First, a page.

Today’s Artist Birthday: Frank Romero
Frank Romero (b. July 11, 1941) studied art at the Otis Art Institute as well as California State University Los Angeles. In 1973, Romero, Roberto de la Rocha, Gilbert Lujan and the late Carlos Almaraz formed Los Four, an art collective of Los Angeles muralists who incorporated Chicano car culture and graffiti art. Romero worked as a designer for Charles Eames and A & M Records and in 1981, he curated The Murals of Atzlan at the Craft and Folk Art Museum.
Romero says about his art, “My work is about the things I like and enjoy doing. It is about the color, the application of paint, the way things feel. It’s about being Hispanic and living as an artist in Taos, Los Angeles, and Mexico. Folk art, heroic scale, Edward Hopper, George Catlin, public art, the great theme of transportation, and heroic women are all concerns of mine.”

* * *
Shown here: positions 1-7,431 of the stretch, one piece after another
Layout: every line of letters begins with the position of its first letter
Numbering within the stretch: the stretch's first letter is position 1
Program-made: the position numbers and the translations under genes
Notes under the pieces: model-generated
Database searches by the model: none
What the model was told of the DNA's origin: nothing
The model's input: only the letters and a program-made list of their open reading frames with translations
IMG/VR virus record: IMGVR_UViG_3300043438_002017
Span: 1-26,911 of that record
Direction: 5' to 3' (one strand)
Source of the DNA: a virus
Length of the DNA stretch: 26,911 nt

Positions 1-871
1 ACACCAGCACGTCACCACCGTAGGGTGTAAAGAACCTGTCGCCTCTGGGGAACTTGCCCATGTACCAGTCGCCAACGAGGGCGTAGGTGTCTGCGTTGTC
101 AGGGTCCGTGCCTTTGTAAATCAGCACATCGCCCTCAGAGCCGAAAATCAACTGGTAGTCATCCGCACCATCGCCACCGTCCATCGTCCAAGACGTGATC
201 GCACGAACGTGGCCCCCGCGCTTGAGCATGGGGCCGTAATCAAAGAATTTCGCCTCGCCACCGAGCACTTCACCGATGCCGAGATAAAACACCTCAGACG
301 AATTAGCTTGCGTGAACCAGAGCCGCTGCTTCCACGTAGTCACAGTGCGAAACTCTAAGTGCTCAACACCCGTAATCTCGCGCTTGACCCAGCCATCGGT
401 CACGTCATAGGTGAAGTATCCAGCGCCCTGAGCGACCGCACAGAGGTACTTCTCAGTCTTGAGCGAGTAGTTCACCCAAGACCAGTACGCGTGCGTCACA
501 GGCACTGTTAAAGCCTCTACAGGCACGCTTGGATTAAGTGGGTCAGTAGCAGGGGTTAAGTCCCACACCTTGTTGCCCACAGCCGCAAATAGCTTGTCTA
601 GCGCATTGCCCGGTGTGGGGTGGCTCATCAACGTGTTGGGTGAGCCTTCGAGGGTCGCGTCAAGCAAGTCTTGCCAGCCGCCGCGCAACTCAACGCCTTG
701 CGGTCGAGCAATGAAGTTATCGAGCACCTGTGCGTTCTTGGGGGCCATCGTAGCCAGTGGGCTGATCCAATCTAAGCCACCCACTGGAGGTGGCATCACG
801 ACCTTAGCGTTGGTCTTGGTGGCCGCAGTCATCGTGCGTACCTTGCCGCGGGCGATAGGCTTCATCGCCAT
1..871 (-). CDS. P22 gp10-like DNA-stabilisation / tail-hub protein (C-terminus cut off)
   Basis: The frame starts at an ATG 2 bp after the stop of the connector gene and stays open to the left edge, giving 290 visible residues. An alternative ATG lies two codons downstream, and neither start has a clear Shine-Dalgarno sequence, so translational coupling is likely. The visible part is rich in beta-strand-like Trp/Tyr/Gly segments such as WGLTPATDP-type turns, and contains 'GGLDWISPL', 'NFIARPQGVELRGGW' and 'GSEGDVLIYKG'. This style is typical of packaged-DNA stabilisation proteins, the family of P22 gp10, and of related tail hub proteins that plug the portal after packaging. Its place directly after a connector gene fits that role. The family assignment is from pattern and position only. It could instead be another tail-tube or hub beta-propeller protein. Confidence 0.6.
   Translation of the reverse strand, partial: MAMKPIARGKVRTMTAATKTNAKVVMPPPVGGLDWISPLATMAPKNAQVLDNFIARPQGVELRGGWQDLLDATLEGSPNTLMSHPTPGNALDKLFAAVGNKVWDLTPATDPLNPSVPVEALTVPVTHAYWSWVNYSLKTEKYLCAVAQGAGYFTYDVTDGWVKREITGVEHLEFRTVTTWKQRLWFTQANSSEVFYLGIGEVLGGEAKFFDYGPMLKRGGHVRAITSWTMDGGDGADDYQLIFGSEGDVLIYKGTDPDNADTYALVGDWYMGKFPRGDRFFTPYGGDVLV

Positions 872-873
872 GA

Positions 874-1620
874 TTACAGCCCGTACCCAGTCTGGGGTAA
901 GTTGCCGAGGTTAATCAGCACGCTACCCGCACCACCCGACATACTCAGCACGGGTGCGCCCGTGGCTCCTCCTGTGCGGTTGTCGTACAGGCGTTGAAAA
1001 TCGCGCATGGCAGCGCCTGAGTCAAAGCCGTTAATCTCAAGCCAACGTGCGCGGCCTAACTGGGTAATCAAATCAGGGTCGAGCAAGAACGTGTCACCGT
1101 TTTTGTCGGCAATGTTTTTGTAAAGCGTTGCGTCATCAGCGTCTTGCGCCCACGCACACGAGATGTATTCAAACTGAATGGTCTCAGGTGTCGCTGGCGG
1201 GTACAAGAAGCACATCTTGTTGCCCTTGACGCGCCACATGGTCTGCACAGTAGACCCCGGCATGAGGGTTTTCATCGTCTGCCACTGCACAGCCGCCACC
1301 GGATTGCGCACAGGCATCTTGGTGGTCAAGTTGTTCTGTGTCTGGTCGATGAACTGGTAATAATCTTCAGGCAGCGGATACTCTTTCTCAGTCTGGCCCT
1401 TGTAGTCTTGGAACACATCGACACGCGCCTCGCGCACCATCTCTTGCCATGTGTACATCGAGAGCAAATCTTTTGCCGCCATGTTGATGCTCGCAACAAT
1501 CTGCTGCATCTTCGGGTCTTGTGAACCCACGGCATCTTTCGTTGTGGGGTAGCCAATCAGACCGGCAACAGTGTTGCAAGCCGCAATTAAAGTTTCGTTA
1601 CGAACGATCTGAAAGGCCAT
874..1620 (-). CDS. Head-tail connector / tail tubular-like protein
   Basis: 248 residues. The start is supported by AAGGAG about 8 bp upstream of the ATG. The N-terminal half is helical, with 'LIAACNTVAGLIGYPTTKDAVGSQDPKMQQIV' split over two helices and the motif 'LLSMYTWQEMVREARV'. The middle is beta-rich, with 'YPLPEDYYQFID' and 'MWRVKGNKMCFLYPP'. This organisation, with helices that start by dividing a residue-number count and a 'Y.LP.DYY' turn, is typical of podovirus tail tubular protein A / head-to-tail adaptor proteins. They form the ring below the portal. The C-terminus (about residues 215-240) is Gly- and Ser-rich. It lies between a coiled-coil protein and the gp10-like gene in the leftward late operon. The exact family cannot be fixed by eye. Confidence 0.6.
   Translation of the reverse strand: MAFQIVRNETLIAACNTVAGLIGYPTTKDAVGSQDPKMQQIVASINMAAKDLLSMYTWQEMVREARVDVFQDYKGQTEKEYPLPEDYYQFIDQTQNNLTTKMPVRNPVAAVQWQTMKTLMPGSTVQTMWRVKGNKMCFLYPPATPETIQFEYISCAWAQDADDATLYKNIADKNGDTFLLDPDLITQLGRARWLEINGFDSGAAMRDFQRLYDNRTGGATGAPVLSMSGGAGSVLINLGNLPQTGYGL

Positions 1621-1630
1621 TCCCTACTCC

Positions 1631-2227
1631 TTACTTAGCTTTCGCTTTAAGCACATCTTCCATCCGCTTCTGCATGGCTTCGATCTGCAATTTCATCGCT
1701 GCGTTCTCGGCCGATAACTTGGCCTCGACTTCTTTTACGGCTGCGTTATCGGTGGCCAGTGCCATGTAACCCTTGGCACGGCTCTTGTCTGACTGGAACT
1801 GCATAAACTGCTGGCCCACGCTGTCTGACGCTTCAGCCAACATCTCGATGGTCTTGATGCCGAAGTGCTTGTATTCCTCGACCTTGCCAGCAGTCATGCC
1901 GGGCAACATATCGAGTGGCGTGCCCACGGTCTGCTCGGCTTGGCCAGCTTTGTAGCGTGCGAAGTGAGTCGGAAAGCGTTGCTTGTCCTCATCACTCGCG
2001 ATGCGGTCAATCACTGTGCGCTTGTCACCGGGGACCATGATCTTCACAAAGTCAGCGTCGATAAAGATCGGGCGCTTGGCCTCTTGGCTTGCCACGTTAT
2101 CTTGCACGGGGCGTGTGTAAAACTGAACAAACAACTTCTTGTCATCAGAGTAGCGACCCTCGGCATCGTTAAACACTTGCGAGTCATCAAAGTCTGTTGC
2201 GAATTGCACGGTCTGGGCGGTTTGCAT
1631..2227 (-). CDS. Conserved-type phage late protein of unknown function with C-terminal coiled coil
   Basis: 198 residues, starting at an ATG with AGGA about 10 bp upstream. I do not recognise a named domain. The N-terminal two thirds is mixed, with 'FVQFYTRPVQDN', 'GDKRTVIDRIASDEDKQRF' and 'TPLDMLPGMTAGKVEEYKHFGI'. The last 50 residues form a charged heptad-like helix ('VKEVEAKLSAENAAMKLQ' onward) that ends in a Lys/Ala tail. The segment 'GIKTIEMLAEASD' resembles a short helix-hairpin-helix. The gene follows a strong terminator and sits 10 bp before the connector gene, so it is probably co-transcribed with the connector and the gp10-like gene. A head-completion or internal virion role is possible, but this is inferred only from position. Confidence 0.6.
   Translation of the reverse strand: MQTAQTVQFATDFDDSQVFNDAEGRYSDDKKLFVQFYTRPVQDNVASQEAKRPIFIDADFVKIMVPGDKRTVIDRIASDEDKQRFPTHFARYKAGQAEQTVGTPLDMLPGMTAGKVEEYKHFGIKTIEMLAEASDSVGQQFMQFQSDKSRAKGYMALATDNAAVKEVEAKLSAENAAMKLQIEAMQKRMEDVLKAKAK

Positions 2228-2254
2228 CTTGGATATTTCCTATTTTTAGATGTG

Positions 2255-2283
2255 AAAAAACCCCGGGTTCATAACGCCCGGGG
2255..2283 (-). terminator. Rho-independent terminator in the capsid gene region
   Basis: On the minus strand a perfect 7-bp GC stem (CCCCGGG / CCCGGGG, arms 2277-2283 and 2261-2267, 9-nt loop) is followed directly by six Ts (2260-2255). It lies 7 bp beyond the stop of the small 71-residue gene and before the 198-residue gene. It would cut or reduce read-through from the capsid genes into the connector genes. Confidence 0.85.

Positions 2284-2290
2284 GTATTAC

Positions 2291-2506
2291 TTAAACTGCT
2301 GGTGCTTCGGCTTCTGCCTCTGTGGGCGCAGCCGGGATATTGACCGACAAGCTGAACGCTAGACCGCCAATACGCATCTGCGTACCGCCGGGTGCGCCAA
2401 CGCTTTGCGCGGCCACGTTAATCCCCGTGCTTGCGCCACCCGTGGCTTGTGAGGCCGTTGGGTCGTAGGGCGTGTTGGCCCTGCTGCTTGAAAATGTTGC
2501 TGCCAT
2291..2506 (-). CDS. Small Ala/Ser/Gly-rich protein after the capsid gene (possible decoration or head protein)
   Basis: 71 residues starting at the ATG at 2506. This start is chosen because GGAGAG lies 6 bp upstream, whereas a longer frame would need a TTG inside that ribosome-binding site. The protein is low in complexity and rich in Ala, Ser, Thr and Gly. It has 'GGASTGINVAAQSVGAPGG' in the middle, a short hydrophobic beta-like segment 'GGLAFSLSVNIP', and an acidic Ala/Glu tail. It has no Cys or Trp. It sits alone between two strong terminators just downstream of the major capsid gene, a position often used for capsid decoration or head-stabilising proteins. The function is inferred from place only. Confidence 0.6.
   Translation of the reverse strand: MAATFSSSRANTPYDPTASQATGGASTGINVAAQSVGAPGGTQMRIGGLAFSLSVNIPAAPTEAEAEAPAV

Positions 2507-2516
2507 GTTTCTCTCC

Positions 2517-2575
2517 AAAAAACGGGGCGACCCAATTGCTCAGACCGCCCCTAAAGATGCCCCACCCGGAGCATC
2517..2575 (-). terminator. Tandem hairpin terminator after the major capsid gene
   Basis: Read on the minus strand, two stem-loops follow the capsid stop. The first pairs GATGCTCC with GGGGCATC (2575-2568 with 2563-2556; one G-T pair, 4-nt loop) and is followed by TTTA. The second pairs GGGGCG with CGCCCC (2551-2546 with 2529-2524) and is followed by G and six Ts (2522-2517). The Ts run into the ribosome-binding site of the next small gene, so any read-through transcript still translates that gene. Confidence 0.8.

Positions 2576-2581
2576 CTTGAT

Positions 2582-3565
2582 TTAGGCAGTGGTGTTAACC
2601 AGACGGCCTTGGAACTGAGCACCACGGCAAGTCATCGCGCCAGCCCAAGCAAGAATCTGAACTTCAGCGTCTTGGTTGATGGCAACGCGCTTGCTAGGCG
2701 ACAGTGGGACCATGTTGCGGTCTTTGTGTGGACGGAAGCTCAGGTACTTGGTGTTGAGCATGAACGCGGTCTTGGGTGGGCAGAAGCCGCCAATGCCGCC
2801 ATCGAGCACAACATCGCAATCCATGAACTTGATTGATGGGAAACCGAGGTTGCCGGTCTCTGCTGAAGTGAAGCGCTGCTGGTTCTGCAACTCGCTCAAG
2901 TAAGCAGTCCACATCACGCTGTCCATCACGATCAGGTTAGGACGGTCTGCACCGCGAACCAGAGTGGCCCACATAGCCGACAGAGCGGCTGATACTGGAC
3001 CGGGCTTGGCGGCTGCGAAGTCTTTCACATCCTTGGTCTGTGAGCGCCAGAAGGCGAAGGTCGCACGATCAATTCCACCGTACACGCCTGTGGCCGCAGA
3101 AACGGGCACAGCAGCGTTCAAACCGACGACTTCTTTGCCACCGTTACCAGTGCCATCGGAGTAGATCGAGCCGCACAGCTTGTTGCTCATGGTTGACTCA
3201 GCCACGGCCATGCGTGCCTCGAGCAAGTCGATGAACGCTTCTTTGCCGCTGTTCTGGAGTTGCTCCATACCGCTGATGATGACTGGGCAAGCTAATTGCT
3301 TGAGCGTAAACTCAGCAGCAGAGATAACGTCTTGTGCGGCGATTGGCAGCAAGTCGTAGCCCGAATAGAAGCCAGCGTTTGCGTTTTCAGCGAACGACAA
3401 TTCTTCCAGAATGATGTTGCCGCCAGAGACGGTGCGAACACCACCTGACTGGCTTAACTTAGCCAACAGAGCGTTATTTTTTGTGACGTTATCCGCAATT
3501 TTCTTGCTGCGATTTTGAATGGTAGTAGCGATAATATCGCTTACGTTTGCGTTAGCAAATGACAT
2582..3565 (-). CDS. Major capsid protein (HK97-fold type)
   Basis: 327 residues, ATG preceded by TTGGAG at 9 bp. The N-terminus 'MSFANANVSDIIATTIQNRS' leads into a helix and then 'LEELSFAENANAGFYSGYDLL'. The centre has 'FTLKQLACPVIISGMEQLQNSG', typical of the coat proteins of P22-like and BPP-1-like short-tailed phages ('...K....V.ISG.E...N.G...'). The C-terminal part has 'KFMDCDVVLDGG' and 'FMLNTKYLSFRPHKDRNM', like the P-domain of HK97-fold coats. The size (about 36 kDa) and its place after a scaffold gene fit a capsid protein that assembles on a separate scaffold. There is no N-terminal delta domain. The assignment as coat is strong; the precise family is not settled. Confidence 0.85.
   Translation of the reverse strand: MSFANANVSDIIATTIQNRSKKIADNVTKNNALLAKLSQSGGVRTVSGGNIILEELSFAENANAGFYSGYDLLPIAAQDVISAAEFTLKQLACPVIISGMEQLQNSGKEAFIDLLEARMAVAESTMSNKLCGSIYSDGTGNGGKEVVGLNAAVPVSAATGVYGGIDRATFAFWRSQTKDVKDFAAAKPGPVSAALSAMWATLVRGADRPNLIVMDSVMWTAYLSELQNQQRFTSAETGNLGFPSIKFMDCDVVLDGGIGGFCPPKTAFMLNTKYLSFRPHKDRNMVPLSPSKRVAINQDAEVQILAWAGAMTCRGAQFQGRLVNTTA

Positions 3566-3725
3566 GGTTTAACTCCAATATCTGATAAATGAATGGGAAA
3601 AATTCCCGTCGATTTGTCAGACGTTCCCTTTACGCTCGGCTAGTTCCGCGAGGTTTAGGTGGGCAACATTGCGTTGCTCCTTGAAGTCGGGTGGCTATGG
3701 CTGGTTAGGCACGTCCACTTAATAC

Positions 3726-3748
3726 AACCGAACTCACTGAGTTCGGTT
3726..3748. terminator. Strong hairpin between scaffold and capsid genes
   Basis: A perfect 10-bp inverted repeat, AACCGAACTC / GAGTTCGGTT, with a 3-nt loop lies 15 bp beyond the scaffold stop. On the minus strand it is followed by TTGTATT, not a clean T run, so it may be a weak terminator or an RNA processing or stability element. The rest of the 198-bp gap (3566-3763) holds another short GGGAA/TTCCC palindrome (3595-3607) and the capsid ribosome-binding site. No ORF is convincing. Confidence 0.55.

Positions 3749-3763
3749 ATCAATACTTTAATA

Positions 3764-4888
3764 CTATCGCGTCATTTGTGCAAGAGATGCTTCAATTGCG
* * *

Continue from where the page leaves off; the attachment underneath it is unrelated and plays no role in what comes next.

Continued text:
He grew up in the culturally mixed, middle-class Los Angeles community of Boyle Heights and was well into his career by the time he developed a consciousness of being a Latino artist. During the height of the Chicano civil rights movement in the early 1970s, as a member of the Chicano artists’ group “Los Four,” he attained a new, high-profile status in the larger art community. It was not until the mid-1980s, however, that Romero could give visual form to some of the emotionally charged political events he had witnessed.
(Note: If you are familiar with Frank Romero’s work and can help us out with titles and years of creation for the images above, please click here to send along any information. Thanks much!)